The only purpose of interface is to put restriction on architecture.
With interface we define how our code will be dealing with any "external" code - any code that does not know about implementation details. It can be system that uses our library, or just another module in our project decoupled from what is covered by an interface.
So interface is just a boundary, to keep things separated and protect it from unexpected changes.
We show only interfaces to "outer world" and that gives us freedom to make any changes to implementation details.
As long as we don't change interface itself, "outer" code must not change. So "outer" code is isolated and we benefit from that - the less changes we should make, the less error we do and less work overall.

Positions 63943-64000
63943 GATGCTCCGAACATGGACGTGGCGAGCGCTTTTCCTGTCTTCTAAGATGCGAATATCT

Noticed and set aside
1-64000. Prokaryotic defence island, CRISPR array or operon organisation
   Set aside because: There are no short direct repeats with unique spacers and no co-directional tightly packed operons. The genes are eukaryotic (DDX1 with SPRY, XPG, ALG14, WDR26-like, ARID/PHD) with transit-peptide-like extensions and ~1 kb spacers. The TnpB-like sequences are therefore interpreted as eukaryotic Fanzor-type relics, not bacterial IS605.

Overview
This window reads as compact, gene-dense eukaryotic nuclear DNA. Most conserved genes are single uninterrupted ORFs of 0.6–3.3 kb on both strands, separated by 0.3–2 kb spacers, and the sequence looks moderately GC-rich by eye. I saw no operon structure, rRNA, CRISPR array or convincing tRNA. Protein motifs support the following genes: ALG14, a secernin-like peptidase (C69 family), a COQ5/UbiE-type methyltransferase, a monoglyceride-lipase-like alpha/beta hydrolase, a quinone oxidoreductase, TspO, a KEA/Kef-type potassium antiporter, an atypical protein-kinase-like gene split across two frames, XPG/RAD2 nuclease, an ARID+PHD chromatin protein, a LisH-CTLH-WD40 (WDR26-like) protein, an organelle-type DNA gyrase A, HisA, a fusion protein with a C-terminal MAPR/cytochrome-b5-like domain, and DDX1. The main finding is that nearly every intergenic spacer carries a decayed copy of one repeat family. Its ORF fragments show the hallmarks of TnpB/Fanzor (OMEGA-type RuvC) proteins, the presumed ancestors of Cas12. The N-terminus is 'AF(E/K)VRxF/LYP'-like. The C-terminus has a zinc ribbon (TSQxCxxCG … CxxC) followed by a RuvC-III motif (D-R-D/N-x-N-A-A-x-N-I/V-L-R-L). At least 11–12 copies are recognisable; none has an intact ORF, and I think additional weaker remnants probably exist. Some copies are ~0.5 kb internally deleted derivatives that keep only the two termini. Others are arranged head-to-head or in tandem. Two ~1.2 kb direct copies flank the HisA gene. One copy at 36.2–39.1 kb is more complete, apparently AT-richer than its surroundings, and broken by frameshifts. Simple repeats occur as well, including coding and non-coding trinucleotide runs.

It is the superpower and real purpose of existing of interfaces.
What if interface provide default implementation? It will change when we change the implementation details, so will change - and sometimes break - outer code. And isolation is no longer the case. Changing implementation details in our code we break outer code.
And interfaces with default implementation instantly loose its superpower.
From an architecture tool interface turns to dangerous and unpredictable creature.
So No. I don't want this RFC.